Robertson said they were looking at whether it was appropriate to offer employment assistance to those who were not willing to get vaccinated.
Long lines at supermarkets have already been spotted around the country
Robertson said the Government was working very hard to avoid supermarket shelves being empty.
"There is absolutely no need to be out there panic buying... we are asking people to think about what stocks they need if you do get sick but there is plenty of time for that," Robertson said.
"Planning and preparing is a good thing but buying three trolley loads of toilet paper is not."
Epidemiologists professors Michael Baker and Rod Jackson have urged the Government to go further than the traffic light change and shift the eligibility for booster shots from four to three months, as Australia just announced.
About 56 per cent of eligible adults have already received their booster.
But Baker, of Otago University, said changes to our own behaviour, via the traffic light system, would make a large impact in blunting the blow of an Omicron wave.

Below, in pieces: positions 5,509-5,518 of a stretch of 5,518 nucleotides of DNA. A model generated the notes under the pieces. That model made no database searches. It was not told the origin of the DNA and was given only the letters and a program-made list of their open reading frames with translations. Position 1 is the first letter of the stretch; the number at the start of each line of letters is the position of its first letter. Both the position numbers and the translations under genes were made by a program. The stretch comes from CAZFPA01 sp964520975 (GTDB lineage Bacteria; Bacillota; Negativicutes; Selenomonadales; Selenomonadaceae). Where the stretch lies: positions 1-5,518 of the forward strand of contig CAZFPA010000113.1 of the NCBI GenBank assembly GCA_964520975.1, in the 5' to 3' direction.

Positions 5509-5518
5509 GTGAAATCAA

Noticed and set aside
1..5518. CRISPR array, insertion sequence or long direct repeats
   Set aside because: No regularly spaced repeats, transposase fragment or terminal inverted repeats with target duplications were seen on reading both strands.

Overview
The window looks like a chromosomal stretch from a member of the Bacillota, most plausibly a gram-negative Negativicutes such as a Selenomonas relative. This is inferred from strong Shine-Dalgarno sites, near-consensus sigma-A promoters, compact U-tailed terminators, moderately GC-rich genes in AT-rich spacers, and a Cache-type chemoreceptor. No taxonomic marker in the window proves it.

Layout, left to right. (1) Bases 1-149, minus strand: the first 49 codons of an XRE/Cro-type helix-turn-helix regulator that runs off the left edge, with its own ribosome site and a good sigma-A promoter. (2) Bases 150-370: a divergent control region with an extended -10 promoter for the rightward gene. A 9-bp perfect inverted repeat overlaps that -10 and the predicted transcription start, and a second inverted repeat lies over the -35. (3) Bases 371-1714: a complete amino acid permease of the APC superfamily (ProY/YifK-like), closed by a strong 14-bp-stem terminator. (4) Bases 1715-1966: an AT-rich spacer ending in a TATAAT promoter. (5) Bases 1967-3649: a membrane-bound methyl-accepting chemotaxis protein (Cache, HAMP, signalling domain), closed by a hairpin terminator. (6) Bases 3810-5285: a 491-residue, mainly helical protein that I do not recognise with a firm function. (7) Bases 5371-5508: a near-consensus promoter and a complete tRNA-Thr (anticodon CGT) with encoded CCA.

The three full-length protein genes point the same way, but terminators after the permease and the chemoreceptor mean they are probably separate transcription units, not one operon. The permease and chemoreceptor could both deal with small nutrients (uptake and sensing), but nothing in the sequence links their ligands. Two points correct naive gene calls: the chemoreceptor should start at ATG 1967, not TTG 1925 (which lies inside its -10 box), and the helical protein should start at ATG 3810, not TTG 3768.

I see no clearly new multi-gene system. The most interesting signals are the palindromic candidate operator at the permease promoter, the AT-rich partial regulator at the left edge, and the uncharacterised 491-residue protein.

"Limiting gathering sizes will make a great difference – and working from home should definitely be encouraged."
Jackson, of the University of Auckland, argued a delay to the start of the school year – as has been called for by others – could help reduce case numbers.
"That is a major super-spreading setting, and it's not that kids themselves get incredibly sick – it's that they infect their teachers, parents and grandparents," Jackson said.
"I appreciate that's controversial in terms of disrupting everything, but we have one goal, and one goal only – and that is to flatten the peak.
"We're not going to stop Omicron, but we can slow it down."